Pathological Alterations of Tau in Alzheimer’s Disease and 3xTg-AD Mouse Brains
Microtubule-associated protein tau in Alzheimer’s disease (AD) brain is hyperphosphorylated, truncated, and aggregated into neurofibrillary tangles. Oligomeric and hyperphosphorylated tau (Oligo-tau) isolated from AD brain captures and templates normal tau into filaments both in vitro and in vivo; this prion-like activity is believed to be responsible for the progression of neurofibrillary pathology in AD. The 3xTg-AD mouse model develops both Aβ and tau pathologies and thus gains popularity in preclinical studies of AD. Despite the histopathological similarity of the 3xTg-AD model to AD, biochemical authenticity of tau alterations in this model remains elusive. To investigate the biochemical basis of tau pathology in 3xTg-AD brain, we here compared pathological alterations of tau in the aged 3xTg-AD brain to those in AD brain. We found that in contrast to substantial high molecular weight smear tau (HMW-tau) lacking the N-terminal portion and hyperphosphorylated at multiple sites in AD brain, tau in 3xTg-AD mouse brain showed no detectable HMW-tau or truncation but slightly increased phosphorylation when normalized with total tau. In addition, AT8 immunostaining exhibited filamentous tau inclusions in AD brain, but predominantly truffle-like morphology in aged 3xTg-AD mouse brain. Further, Oligo-tau isolated from 3xTg-AD mice showed minimal potency in capturing tau in vitro and seeding tau aggregation in cultured cells when compared to AD Oligo-tau. These findings suggest that the alterations of tau in 3xTg-AD mouse brain differ from those in AD brain. In 3xTg-AD mice, the lack of N-terminal truncation, scarce SDS/reducing reagent-resistant HMW-tau, and minimal hyperphosphorylation may collectively result in low potency in prion-like activity of the Oligo-tau.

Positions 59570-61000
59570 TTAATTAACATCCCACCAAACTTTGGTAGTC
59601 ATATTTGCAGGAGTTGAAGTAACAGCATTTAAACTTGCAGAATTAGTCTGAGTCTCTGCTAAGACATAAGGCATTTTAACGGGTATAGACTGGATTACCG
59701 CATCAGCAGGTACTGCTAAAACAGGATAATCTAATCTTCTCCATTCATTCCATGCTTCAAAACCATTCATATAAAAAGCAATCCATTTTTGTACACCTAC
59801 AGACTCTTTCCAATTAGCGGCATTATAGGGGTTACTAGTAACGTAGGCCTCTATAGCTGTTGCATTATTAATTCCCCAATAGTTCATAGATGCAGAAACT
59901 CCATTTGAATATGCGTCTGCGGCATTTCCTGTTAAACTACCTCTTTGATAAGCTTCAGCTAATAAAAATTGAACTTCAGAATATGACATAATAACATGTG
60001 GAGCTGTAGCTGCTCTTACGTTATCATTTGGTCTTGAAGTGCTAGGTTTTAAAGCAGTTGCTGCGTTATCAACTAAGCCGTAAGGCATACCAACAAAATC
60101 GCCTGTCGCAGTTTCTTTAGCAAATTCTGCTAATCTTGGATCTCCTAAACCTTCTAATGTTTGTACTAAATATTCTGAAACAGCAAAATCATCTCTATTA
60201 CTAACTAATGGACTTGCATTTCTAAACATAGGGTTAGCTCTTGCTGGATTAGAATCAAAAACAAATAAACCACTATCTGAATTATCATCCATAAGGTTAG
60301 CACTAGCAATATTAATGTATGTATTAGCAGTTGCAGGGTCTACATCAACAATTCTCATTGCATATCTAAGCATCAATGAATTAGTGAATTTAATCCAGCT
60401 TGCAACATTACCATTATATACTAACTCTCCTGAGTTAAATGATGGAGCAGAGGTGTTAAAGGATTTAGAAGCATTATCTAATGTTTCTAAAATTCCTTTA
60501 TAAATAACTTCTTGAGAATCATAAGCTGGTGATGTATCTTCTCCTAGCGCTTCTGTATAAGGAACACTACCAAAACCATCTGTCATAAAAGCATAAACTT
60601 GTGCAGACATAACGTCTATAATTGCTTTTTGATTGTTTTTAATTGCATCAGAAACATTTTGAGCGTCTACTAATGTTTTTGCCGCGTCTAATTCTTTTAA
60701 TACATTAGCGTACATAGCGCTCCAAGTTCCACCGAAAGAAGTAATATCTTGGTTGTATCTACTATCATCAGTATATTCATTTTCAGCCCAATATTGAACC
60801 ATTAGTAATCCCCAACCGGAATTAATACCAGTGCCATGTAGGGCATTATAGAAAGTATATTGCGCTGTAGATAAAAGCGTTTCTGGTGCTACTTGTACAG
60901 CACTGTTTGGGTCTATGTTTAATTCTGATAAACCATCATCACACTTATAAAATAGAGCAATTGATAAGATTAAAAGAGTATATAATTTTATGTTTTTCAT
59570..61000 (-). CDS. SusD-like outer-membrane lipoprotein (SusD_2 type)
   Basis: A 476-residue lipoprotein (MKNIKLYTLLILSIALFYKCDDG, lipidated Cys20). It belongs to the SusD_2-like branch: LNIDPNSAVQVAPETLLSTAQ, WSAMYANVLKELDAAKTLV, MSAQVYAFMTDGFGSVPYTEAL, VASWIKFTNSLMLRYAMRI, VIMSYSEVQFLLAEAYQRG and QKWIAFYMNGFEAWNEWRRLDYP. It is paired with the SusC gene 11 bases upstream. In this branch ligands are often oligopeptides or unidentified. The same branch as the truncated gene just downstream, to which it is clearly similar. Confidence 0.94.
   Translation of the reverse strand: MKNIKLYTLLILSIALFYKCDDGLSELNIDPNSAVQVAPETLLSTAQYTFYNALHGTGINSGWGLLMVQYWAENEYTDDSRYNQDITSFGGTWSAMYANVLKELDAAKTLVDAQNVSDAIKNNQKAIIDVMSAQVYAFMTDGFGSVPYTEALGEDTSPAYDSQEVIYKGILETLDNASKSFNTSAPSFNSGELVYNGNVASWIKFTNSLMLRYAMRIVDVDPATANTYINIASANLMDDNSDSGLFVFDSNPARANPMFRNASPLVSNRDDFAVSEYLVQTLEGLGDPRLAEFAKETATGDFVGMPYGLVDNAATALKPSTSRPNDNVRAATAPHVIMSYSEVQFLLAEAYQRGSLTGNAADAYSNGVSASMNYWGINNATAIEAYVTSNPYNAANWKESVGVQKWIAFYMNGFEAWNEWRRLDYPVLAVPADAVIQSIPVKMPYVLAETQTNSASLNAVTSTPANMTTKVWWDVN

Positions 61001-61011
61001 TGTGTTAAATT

KeywordsAlzheimer’s disease 3xTg-AD mice Tau Phosphorylation Truncation Prion-like properties
This work was supported in part by funds from Nantong University, New York State Office for People Developmental Disabilities, and the Neural Regeneration Co-innovation Center of Jiangsu Province and by grants from US Alzheimer’s Association (DSAD-15-363172, 2016-NIRG-397030) and Postgraduate Research and Practice Innovation Program of Jiangsu Province (KYCX18_2413).
Compliance with Ethical Standards
Conflict of Interest
The authors declare that they have no conflict of interest.
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